Statistically speaking, dementia risk is something that everyone should consider when a loved one is getting older. For adults over the age of 71, the amount of incidence is roughly 13.9%, rising to 37.4% for people above 90. One of the most common side effects of dementia in older patients is agitation. In some cases, this can be represented by just simple restlessness, in others, it can progress to combativeness that may make caring for them difficult. Here are some key points where it comes to understanding and mitigating this condition.
The Facts Behind Dementia Patients and Agitation
Part of what can make dementia-related agitation difficult to work through is the fact that it is rooted in a variety of potential causes. The reason why it’s so deeply tied to dementia is the fact that the disease robs people of their ability to properly process new stimuli and information, so something that a person would normally be able to work through becomes agitating. Some sources of agitation include the following:
- Moving to a new residence
- Changes in caregivers
- Something perceived as a threat
- Need for exercise
- Medication interactions
As you can see, these issues can range from occasional to daily problems. The first step you should always take when a dementia patient is experiencing agitation is to make sure you bring them in for a medical checkup. In some cases, they may be feeling discomfort or other problems due to a medical issue. Since a dementia patient may not be able to communicate this effectively, it’s important to eliminate medical problems as a cause before working to treat the agitation.
Creating A Safe and Relaxing Setting
So, with this in mind, let’s say that you do have a person you are caring for/loved one with dementia experiencing agitation. You get a medical checkup and determine there’s no health-related cause. What steps do you take next?
The single most important thing you need to understand is that even if they are losing a lot of their facilities, a person with dementia is still an individual person. They have their own set of fears and concerns that may set off an agitation episode, so you need to employ a personalized approach. A good way to do this, especially if you suspect it’s due to an environmental change, is to try and make this new environment as relaxing and familiar as possible.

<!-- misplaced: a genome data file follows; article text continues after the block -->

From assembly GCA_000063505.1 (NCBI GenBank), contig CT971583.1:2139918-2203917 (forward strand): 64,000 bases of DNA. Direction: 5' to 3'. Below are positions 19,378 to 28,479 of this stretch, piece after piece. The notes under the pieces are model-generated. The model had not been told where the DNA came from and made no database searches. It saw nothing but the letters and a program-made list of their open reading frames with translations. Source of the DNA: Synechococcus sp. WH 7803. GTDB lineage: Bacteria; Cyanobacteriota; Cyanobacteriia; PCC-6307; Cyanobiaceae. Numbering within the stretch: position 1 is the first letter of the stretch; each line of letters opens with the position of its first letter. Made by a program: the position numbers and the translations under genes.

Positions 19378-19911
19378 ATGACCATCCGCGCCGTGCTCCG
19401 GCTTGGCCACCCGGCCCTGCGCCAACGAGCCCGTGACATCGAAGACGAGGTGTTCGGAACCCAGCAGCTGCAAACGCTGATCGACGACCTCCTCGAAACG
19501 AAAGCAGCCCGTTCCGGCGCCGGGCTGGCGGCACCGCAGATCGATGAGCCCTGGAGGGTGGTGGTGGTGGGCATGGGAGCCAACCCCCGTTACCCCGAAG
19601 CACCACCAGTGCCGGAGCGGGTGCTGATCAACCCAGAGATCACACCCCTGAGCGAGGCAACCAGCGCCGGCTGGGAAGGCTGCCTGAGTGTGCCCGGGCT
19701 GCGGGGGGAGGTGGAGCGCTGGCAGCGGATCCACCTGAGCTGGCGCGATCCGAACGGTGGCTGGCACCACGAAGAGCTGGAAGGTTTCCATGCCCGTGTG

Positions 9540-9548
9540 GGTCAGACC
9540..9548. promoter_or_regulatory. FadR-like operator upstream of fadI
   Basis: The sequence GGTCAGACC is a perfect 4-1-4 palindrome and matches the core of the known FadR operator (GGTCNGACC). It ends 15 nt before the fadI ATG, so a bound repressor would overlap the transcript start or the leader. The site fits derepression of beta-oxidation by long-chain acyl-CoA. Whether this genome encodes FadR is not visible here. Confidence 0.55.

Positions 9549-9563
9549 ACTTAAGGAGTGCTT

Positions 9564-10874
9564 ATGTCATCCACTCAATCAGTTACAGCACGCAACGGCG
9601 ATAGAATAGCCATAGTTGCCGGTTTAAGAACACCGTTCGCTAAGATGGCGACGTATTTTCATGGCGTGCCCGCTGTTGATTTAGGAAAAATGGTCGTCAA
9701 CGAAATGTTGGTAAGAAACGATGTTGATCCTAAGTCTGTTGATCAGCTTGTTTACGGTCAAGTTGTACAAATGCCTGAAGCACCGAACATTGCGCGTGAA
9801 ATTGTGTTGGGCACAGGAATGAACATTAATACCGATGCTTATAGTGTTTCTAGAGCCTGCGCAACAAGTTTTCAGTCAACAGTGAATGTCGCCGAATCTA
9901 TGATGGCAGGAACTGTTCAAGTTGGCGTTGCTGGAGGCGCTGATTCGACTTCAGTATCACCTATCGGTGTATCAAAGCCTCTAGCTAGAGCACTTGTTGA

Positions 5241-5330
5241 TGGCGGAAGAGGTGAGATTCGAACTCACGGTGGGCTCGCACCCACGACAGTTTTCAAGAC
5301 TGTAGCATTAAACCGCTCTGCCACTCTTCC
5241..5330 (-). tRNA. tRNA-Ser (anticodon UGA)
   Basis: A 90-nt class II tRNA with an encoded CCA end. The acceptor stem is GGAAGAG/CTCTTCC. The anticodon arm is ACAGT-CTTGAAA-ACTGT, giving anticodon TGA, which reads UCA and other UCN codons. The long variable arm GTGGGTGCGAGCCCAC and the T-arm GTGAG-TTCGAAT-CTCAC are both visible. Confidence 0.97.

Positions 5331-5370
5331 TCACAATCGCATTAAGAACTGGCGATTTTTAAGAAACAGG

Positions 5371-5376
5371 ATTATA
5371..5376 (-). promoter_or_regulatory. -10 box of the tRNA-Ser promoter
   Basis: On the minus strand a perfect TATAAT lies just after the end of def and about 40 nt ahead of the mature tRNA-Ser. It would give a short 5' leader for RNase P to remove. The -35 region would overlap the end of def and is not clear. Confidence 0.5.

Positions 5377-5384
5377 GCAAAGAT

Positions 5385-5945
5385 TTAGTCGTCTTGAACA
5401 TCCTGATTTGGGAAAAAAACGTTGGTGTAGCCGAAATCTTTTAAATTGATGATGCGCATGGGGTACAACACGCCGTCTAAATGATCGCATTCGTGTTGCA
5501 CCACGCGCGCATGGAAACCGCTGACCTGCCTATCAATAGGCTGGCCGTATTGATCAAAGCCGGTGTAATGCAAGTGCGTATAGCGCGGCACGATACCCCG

Finding activities for seniors with dementia is also important. In many cases, restlessness is a root cause behind the agitation. Craft activities, some form of exercise/walking, or even approaches like pet therapy or music therapy can be helpful. If you employ caregivers to help with your loved one that has dementia, it may be a good idea to see if they have gone through training to help handle episodes of agitation. There is a way to approach an agitated person in order to help them feel more at ease. Generally, the steps you want to take in the moment include:
- Trying to determine the source of frustration, if they are able to communicate.
- Using calming phrases to make the person feel safer, and reiterate that you will be present.
- Make sure you’re not doing things like raising your voice or making sudden movements that may alarm them.
- Use physical contact appropriately. Research has shown that physical contact can help ease the symptoms of dementia.
There’s likely going to be a bit of trial and error when it comes to finding the best approach, but you can always use your past experience with the individual, including before they showed dementia symptoms.
We should also close the conversation by addressing drugs as a form of treatment. In extreme cases, some have tried to use antipsychotics to help lower the incidence of agitation, especially of the symptoms make the patient a threat to themselves and others. However, studies have shown that only a small selection of the drugs used have a marked effect on lowering agitation. Compounding the issue is the fact that introducing a drug may mean a variety of medication interactions that you need to account for. While scientists acknowledge drugs as an option, they should always be a last resort after personalized care changes fail.
By Casey Ribick
Casey Ribick is a writer for Senior Care Center and manages an assisted living facility in Southern California. Originally from Romania, he has a passion for outdoors and travel. He writes about the health, senior care, and financial planning and enjoys connecting with audiences with his writing.